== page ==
By Duncan G. Stroik
One of the most insidious strictures of the conventional wisdom mandates that any new church needs 20 acres. This 20-acre rule reminds me of the 65-ft. rule that some experts claim requires us to build churches in the round. The theory is that people seated more than 65 ft. away from the altar cannot see very well, and therefore cannot participate in the liturgy.
Where to find 20 acres at an economical price? Why, the cornfield, of course. The reasons given for the necessity of a large tract of land are playing fields, convenient parking, and future growth. Yet these factors should not be seen as the primary goals in building a house of God, but should be balanced with the rich history of churches built in the midst of our towns and cities.
To put the 20-acre rule into context, consider that a traditional parish church in a small town with 800 seats, a grade-school, a playground, a rectory, and on and off street parking typically takes up three to six acres. Surprisingly, one of the most well known and largest of American cathedrals, Saint Patrick's, sits on a block in Manhattan of only two acres.
The reality is that 20 acres is the equivalent of a small college campus – for instance, "God Quad" at Notre Dame includes the Basilica of the Sacred Heart, the Golden Dome, and seven other buildings. In fact, the greatest church in all of Christendom, Saint Peter's Basilica in Rome, sits on only nine acres while its piazza takes up an additional nine acres. Twenty acres is certainly huge, but what are good reasons for not building in the cornfield?
First, by placing the church out in the cornfield the parish gives up its role in the public square. In historic cities and towns, a church is a beacon of hope and a place of conversion. In locating outside of town the church inadvertently becomes a privatized institution like a country club. This is the architectural equivalent of hiding its light under a bushel. The parish also gives up its physical role as leaven in a neighborhood. The awareness of the needy and the ability to serve the poor and the un-churched on a daily basis dissipates in proportion to the distance from the center of town. Alternatively, the presence of a church improves the safety and the harmony of its neighborhood.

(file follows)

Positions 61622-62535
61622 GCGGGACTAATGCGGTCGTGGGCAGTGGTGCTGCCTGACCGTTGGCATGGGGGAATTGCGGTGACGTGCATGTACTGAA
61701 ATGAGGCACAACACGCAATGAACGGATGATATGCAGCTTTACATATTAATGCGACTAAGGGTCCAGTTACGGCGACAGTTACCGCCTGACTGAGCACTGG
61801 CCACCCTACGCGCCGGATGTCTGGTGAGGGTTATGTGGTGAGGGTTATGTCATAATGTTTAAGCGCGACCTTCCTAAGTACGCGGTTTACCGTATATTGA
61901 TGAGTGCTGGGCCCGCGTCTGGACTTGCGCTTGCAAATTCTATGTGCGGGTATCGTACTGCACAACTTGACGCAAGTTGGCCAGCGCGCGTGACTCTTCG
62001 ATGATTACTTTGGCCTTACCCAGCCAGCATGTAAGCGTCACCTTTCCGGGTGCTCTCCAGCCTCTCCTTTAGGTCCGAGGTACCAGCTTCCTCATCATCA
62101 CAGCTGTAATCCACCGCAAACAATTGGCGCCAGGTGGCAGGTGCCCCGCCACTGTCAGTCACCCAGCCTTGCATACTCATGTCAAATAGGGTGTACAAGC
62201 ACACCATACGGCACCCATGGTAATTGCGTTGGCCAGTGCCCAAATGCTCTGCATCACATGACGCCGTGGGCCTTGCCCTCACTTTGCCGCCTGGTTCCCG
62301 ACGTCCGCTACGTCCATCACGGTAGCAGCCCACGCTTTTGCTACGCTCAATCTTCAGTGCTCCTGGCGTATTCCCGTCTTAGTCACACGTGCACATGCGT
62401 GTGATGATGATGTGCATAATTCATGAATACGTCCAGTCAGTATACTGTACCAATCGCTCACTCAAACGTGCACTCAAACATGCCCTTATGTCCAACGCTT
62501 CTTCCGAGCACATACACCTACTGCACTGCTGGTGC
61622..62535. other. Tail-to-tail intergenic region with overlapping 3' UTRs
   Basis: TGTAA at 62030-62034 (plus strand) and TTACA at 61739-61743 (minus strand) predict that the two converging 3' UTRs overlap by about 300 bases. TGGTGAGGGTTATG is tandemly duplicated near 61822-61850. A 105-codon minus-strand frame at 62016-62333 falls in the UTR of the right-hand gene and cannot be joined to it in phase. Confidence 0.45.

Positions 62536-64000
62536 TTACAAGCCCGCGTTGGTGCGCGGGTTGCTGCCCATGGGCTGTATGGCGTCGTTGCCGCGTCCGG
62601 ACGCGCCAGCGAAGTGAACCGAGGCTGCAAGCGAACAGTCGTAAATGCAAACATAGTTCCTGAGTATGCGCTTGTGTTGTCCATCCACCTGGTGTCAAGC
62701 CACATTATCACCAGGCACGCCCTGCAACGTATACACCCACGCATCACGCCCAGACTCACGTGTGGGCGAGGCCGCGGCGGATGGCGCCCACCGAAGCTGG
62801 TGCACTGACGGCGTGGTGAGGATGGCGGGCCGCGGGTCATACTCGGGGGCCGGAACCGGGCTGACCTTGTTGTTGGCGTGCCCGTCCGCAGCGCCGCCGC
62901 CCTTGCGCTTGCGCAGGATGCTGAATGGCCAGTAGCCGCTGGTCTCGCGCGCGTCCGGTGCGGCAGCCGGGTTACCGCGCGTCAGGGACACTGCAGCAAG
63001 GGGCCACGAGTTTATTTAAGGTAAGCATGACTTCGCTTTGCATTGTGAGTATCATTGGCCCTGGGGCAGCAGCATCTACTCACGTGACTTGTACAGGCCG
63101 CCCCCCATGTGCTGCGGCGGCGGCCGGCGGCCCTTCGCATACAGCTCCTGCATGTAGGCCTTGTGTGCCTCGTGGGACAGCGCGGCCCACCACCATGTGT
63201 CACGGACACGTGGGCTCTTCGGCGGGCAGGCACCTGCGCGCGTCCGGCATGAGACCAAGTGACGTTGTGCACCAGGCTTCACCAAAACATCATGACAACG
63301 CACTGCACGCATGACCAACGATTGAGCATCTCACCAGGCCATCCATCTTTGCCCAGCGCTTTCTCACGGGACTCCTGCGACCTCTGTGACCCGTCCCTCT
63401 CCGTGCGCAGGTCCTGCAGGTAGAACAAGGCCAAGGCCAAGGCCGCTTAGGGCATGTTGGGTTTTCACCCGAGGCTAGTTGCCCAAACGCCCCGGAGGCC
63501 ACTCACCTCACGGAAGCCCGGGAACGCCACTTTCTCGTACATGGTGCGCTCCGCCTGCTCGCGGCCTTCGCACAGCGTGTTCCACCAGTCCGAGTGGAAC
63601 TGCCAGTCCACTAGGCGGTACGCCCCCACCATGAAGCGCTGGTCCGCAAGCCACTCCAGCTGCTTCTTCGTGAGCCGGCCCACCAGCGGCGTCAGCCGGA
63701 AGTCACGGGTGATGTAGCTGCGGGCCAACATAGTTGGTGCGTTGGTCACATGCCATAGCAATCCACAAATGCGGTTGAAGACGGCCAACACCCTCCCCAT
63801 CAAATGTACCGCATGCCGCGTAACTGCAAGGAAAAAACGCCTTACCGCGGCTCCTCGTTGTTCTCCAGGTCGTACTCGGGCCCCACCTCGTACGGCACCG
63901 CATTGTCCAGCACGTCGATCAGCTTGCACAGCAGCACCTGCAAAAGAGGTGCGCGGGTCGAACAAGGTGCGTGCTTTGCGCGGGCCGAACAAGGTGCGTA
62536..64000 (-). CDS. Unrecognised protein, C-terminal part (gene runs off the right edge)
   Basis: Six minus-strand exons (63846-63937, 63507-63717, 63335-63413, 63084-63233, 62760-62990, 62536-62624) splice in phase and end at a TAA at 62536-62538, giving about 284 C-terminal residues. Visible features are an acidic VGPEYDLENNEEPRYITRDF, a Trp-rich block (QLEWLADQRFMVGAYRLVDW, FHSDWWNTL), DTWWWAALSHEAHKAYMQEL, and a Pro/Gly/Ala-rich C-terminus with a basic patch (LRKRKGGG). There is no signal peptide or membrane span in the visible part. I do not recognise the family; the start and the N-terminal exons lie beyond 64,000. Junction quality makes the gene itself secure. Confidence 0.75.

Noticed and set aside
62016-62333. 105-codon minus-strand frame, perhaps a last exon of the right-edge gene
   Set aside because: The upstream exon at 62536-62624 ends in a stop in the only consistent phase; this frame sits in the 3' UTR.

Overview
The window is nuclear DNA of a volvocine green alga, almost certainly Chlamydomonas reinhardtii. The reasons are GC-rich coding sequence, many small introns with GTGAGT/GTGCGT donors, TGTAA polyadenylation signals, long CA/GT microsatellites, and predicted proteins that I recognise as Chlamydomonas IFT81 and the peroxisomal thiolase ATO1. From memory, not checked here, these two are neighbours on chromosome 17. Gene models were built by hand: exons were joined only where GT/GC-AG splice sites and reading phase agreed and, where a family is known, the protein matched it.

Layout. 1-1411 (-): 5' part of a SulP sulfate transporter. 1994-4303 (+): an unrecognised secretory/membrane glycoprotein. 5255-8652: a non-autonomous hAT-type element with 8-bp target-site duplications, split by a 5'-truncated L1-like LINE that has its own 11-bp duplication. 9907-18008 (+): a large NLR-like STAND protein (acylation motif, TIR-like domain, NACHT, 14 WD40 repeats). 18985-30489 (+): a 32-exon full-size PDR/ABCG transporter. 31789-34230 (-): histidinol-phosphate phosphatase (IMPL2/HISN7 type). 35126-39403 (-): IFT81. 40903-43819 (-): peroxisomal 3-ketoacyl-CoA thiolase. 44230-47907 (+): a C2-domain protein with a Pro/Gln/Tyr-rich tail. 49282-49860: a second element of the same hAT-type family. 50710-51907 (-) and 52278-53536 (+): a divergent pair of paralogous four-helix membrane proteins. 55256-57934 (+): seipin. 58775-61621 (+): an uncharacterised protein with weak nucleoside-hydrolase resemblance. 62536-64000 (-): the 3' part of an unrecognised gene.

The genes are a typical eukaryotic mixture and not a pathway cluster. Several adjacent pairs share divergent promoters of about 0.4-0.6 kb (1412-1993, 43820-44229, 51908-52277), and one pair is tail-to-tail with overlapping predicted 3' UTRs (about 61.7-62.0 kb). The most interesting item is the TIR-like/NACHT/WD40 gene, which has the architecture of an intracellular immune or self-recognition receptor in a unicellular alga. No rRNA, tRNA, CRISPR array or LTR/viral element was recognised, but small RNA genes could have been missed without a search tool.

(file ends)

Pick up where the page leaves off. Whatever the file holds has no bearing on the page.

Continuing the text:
Second, if an existing parish decides to move out of town it abandons holy ground. Our churches are the sacred places in which generations of the faithful have been baptized, married and buried. Furthermore, a schism between past and present is often accompanied by a physical splitting up of the parish. For instance, the school might remain in the village while worship moves to the fringe. This is particularly disruptive to the interaction between church and school that makes for a vibrant parish. After all, the school may not move out to the new land for decades.
Third, building out in a cornfield normally costs more than building in town. Start with the cost of the land. Then add the cost of providing water, sewer, storm-water retention, streets and parking. The additional expense of building on virgin farmland can quickly cost as much as a million dollars more than building in town where utilities and drainage already exist – not to mention the sustainability issues inherent in paving over local agriculture.
So, if you have an existing parish and the experts tell you that you need to buy a cornfield, buck the conventional wisdom and consider the benefits – communal, spiritual and monetary – of staying in town. Alternatively, if you are founding a new parish, consider being part of a village, even locating in a New Urbanist community (which often have favorable land and parking costs), or at least try to create a spiritual place within suburbia by being integrated with the community. More than parking and playing fields, your parish should be a light to the nations and a city on a hill. TB
Duncan Stroik is an architect based in South Bend, IN, and an associate professor at the University of Notre Dame School of Architecture. His teaching, research and practice stem from a commitment to the principles of traditional architecture and urbanism. His most recent project, Our Lady of the Most Holy Trinity Chapel at Thomas Aquinas College, (see Traditional Building magazine, June 2011) embraces the best of Classical and Early Californian design. Stroik can be reached at 574.631.5762 or firstname.lastname@example.org. Projects can be viewed at his website: www.stroik.com.